Taiwan rejoining China? Not just yet
| By Philip Bowring
International Herald Tribune
Tuesday, May 03, 2005
Hong Kong Beijing has scored a remarkable propaganda triumph with the visit to China by Lien Chan, a former vice president of Taiwan and head of the opposition Kuomintang. It was especially impressive given the sour Taiwanese response to China's recent enactment of an anti-secession law, and the solidarity that Japan and the United States have been showing on the question of Taiwan's strategic importance. Lien has been given the kind of high-profile reception, including a meeting with President Hu Jintao, that is normally accorded to a head of state.
Taiwan's president, Chen Shui-bian, now finds himself on the defensive and is having to use the other opposition leader, James Soong, the mainland-born Kuomintang renegade who now heads his own People First Party, to carry a message to China this week.
Not too much should be read into all this, however. Cross-strait relations have had several peaks and troughs over the past 15 years without the fundamental issues changing significantly. Even China's economic advance and the depth of cross-strait business links have done little to bridge the political divide. The outlook is seldom as dangerous and seldom as hopeful as the headlines of the day suggest.
In this case, too, one ingredient has generally passed without notice in the outside world. On July 16 the Kuomintang will hold an election for its chairmanship. Lien had been expected not to run, having suffered two defeats in his bid for president, to make way for a younger man to carry the Kuomintang flag in the next election, scheduled for 2008. It was to have been a contest between the popular mayor of Taipei, Ma Ying-jeou, and the speaker of the Legislative Assembly, Wang Jin-pyng. But there are suggestions that Lien will use his newly bolstered profile in an attempt to stay on. Wang has indicated he would support Lien if Lien so decides.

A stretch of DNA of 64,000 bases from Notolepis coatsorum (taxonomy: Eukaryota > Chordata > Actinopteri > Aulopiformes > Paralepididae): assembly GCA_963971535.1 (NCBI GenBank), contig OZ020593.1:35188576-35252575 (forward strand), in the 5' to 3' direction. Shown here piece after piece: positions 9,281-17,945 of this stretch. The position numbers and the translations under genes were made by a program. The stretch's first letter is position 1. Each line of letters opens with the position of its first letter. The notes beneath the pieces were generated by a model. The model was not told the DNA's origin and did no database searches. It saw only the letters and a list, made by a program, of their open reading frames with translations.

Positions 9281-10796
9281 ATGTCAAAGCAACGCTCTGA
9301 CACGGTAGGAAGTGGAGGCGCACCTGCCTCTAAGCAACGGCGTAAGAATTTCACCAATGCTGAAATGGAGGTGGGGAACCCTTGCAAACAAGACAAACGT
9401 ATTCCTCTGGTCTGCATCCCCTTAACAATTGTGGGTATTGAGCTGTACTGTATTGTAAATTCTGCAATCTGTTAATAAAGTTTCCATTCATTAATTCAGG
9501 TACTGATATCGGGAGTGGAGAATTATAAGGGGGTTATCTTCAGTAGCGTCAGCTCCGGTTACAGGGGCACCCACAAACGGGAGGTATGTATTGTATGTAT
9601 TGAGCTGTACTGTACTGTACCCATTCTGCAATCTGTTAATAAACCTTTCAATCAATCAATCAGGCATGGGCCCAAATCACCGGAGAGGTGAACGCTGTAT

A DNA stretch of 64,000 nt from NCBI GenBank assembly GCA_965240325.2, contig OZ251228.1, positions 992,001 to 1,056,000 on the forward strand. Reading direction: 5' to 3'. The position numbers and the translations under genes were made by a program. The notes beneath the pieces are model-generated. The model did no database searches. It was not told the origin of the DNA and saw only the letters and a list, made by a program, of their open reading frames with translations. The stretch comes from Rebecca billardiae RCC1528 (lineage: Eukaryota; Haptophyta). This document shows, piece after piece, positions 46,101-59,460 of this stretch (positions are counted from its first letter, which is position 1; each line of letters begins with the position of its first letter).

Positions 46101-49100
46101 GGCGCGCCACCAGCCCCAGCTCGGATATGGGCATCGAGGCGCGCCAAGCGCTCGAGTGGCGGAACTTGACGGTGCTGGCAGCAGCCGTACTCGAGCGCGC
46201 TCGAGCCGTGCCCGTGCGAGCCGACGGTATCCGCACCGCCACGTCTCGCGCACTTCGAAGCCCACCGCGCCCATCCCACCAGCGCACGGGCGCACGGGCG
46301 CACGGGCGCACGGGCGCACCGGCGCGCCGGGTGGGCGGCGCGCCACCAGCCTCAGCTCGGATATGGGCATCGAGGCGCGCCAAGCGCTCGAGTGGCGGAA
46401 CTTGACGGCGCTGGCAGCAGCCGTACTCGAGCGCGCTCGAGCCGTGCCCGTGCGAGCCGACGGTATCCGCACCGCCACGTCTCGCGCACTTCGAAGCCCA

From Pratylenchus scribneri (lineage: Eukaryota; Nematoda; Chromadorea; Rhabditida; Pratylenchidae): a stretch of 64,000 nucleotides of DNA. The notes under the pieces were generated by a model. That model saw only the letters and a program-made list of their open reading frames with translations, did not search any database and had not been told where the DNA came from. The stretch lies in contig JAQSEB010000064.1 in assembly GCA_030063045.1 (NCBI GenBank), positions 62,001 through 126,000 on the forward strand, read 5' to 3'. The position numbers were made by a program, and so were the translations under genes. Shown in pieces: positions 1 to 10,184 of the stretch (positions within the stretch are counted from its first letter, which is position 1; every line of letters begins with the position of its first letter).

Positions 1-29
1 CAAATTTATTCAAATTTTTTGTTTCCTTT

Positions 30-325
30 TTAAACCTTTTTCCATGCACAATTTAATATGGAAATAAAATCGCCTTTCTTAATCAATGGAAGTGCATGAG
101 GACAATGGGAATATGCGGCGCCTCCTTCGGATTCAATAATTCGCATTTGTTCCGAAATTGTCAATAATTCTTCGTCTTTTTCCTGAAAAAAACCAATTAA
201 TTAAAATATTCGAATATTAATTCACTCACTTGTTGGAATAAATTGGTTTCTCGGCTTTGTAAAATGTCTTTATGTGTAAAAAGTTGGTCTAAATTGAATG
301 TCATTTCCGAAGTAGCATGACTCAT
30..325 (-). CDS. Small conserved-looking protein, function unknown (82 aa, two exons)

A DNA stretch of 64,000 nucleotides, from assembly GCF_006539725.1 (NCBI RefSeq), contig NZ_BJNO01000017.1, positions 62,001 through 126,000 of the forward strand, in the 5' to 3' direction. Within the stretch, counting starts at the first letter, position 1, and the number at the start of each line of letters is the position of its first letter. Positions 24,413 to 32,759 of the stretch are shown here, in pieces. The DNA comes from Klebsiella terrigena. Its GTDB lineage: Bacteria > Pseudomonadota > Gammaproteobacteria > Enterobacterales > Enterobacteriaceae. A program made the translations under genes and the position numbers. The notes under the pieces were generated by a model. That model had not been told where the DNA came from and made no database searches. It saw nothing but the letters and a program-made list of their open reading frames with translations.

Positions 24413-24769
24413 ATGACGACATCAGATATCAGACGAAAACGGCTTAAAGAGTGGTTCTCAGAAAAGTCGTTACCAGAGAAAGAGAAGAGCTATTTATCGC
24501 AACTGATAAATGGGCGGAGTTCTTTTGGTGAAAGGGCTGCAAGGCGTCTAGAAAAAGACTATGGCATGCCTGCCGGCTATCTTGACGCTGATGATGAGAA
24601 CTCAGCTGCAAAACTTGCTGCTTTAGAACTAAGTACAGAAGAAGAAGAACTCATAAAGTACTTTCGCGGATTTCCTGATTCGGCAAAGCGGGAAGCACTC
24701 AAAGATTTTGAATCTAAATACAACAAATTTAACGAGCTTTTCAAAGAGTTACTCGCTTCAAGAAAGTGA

Even if that proves not to be the case, Lien seems to have been wanting to make a statement on his commitment to the One China principle before stepping down as a Kuomintang chief. There is a personal element to this - Lien made an emotional return to his birthplace, Xian - but it is also a reflection of the strength of pro-unification sentiments within the Kuomintang, which shares with the Communists respect for the Kuomintang's founder, Sun Yat-sen, and resentment at Japan's wartime occupation.
Most people in Taiwan, however, whatever their politics, do not have such emotional and kinship ties with the mainland. Opinion polls suggest that a small majority was in favor of Lien's visit. But it may also have increased antagonism between pro- and anti-unification forces. For many in the governing Democratic Progressive Party, Lien's visit showed that his heart lies with China, not with Taiwan. By contrast, Chen Shui-bian's and former President Lee Teng-hui's emotional commitment to Taiwan's identity sometimes takes precedence over prudent politics.
What Taiwanese voters will make of all this remains to be seen. Lien's visit has raised the emotional level at both political extremes, but the battle for votes is at the center. In so far as cross-strait questions influence elections, the issue is which party can best preserve the status quo, asserting Taiwan's de facto independence and liberal, democratic political system without threatening to cause war, alienating the United States or endangering commercial links with the mainland.
Although he singularly failed to mention such issues as military threats against Taiwan and the mainland's oppression of dissidents, in practical terms Lien gave away nothing - he was in no position to negotiate anything and the "peace" agreed with his hosts is so vague as to be meaningless. The pivot point for cross-strait relations remains the definition of One China.
Beijing maintains that there was a consensus in 1992 to support the principle of One China. Even many in the nominally pro-independence Democratic Progressive Party will go along with some interpretations of that phrase. But Beijing continues to insist that One China means one state, the People's Republic of China, rather than (as with the two Koreas) a single nation temporarily divided into two states.
Until Beijing shifts its interpretation of One China or Taiwan loses its implicit U.S./Japan security umbrella, cross-strait political relations will probably continue to go round in rhetorical circles.